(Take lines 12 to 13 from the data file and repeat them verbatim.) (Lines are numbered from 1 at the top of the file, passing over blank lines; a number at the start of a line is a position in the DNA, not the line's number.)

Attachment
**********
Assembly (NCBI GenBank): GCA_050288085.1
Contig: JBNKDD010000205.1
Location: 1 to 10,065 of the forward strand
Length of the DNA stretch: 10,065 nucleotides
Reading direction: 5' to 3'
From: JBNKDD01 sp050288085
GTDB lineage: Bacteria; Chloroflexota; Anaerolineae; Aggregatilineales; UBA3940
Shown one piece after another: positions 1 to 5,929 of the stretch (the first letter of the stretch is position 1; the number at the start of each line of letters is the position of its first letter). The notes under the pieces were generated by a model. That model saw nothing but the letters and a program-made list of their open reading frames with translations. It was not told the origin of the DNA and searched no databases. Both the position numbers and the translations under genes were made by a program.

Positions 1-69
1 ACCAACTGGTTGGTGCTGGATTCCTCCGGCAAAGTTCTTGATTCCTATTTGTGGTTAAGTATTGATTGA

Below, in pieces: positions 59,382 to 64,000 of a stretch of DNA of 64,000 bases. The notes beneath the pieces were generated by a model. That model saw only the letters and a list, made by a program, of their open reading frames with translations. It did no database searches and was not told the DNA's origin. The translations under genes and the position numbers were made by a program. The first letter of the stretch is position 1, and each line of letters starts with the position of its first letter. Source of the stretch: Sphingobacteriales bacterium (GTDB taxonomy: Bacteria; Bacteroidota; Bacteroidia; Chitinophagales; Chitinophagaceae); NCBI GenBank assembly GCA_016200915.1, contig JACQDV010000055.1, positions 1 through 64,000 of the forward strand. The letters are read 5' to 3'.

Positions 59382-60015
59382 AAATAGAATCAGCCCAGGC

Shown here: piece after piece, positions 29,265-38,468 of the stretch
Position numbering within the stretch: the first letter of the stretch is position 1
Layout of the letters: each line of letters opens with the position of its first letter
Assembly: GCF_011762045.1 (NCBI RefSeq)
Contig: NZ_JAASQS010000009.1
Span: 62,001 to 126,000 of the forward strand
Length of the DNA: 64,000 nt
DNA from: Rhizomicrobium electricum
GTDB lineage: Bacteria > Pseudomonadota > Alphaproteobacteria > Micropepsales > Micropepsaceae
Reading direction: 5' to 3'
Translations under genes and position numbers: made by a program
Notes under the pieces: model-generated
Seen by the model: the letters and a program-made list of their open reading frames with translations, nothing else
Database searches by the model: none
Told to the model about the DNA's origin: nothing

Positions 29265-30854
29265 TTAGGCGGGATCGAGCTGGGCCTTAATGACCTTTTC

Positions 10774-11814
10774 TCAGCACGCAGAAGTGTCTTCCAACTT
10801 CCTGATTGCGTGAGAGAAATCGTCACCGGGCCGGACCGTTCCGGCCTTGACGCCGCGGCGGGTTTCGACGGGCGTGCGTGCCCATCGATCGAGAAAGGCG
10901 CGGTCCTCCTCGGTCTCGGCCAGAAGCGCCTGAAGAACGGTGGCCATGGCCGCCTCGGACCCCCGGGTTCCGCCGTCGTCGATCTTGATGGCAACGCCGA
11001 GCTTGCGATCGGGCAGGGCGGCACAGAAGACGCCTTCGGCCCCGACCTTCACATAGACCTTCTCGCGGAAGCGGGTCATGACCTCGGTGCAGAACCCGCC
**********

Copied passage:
Positions 59382-60015
59382 AAATAGAATCAGCCCAGGC